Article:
A short introduction to using the command line, and particularly Bash in more powerful ways.


A.K.A. - How To Use The Command-Line Like A Pro

Unix Tools Philosophy   slide

  • Files and plain-text
  • Library of composable tools
  • Arguments
  • Standard Input/Output/Error
  • Pipes
  • The Environment

Everything is a (plain-text) file   slide

  • Very file-oriented
  • Characters are characters
  • As opposed to office suites
    • Binary file format (also proprietary)
    • Need specialized code to read/write in the correct format
    • Has “export” functions to transform it to different formats

Library of Tools   slide

Notes   note

Focus on a few at a time. Empahasize incremental learning. It’s a large toolbox and potentially overwhelming. Take away is that adding even one tool is a valuable outcome.

Arguments   slide

  • Two types
    • Switches (i.e. -c or --count)
    • Other
  • Conventional Switches :slide:
    • Short and long switches
    • -v / --version - program version
    • -h / --help - help!
    • -- - end of switches

There are MANY exceptions!!

Notes   note

For instance, ruby supports -v and –version git only supports –version java requires -version!!!

Standard Input/Output/Error   slide

Most standard unix tools except to receive on stdin

After processing they put the changed text to stdout

Three streams. One for input, two for output.

  • All programs have these.
  • That doesn’t mean they’re always different!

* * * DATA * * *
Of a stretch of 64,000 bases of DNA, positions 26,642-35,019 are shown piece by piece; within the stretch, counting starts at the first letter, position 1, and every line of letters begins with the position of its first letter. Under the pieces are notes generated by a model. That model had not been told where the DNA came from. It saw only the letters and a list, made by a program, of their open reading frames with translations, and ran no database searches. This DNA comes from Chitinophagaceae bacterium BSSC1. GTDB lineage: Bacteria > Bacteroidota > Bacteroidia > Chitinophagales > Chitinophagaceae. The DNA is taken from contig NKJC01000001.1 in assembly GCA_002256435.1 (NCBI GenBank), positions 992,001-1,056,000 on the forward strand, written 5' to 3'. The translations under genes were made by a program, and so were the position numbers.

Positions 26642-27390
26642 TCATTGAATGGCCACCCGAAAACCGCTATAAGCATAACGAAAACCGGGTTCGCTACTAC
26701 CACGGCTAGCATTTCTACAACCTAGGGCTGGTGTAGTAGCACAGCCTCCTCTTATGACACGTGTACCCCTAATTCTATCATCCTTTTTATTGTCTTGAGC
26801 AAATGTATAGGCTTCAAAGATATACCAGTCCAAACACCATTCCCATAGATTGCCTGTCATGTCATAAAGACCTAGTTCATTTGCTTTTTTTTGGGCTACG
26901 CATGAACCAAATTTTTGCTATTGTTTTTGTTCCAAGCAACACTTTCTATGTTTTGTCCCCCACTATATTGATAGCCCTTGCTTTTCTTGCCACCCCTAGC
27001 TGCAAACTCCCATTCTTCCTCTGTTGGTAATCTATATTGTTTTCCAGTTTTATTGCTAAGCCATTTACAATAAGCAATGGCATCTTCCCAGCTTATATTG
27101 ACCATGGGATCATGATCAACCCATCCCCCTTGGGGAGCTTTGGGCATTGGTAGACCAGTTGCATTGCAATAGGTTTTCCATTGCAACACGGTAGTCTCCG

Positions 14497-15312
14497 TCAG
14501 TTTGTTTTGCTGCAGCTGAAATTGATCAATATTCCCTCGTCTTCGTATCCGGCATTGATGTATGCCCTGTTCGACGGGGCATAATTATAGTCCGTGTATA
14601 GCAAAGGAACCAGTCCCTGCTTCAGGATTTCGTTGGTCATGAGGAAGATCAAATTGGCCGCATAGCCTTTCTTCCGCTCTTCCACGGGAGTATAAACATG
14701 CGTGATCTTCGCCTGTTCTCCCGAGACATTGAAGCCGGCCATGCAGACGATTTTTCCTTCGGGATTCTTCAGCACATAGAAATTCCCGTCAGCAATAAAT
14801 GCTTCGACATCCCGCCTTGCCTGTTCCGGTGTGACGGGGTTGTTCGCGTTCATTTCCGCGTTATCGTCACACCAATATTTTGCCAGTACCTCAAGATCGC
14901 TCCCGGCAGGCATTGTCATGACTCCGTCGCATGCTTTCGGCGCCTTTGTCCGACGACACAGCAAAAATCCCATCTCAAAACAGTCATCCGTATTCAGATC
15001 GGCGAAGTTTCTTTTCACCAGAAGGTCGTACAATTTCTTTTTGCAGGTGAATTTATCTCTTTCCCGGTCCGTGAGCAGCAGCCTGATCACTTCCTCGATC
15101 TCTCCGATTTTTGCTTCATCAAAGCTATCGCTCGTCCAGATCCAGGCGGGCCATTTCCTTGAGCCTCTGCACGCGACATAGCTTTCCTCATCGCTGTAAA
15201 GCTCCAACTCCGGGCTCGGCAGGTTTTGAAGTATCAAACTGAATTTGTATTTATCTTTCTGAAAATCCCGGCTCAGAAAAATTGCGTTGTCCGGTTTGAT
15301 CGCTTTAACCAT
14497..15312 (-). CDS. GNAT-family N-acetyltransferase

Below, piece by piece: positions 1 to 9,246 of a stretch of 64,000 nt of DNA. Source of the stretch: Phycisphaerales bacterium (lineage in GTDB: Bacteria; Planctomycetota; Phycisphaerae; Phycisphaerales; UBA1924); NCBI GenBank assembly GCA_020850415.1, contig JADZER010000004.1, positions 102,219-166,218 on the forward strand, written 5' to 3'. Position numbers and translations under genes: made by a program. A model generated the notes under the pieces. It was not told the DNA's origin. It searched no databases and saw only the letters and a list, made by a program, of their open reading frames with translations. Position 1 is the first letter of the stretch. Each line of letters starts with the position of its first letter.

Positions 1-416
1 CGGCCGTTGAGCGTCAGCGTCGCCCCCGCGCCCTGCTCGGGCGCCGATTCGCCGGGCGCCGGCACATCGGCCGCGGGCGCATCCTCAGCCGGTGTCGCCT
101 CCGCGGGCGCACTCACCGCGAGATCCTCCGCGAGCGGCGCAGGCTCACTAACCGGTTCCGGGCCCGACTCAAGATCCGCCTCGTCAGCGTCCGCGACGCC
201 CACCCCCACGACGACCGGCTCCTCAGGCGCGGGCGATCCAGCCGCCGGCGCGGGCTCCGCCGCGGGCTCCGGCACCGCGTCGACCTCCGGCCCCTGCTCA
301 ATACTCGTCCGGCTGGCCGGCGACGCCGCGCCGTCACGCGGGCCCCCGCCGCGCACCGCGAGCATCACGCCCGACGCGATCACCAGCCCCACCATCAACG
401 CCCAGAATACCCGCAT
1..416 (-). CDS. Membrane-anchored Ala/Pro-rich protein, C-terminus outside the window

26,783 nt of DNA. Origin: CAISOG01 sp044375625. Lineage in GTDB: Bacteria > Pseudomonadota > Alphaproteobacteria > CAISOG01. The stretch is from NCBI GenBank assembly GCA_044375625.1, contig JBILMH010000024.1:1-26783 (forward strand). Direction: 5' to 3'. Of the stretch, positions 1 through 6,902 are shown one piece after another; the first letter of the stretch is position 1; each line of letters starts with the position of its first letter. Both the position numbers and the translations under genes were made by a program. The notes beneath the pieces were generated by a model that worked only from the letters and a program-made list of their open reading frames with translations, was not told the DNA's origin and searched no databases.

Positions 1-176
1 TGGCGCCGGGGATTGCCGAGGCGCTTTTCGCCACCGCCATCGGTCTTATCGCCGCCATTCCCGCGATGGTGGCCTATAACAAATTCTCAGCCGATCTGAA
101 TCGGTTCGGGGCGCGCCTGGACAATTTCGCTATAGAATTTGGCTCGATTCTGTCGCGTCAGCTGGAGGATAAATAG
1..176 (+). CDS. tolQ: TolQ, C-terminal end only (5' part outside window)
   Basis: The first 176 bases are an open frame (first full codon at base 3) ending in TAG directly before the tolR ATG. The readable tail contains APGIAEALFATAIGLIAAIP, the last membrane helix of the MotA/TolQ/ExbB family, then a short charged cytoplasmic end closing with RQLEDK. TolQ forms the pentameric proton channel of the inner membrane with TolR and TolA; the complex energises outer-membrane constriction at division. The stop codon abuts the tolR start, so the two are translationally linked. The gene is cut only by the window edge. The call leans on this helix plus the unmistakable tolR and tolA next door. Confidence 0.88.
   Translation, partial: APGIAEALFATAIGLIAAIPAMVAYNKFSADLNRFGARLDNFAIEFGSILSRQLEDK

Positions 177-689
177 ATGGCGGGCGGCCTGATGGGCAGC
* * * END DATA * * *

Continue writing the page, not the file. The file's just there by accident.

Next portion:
Notes   note

Demonstrate cat as prototypical of stdin stdout pattern. It takes arguments, but in their absence it defaults to read stdin, write stdout

Pipes   slide

Shorthand for hooking the output of one program to the input of another

There’s more to it though…

Notes   note

Demonstrate tr as very similar to cat, but takes no file arguments

So how do we feed it files as input? Pipe from cat!

This demonstrates pretty well the composable toolkit idea, and DRY-ness of program logic. Cat knows how to open files and filenames. So pretty much very few other programs need to.

Also, pull performance:

This is a good example though: what does find . -type f -name ‘a*’ do normally?

Why does the pipe run so much quicker?!?!?!

The Environment   slide

  • Convenient place to store information
  • Lots of interesting stuff is there already
  • Many commands take cues from environment variables
  • Show the env command
  • Use EDITOR variable and git commit as an example

(USE A REAL SHELL!!) Go to hermit, delete runtests, then commit it no message

First time, should open a buffer in zile, then nano, then vi Don’t write commit messages

Jobs of a shell   slide


  • Expansions
  • Argument splitting
  • Setup environment
  • Find/execute program
  • Cleanup

Expansions   slide

  • file “globs”
  • Special variables
    • Arguments, $0-~$9~, $#, $@
    • Shell info, $$ $! $?
  • Variables (so many possibilities!!)
    • Controlling variable expansion ${} etc.
  • Sub-shells
Notes   note

Do many demonstrations here!!

Have a script that demonstrates how argument expansion works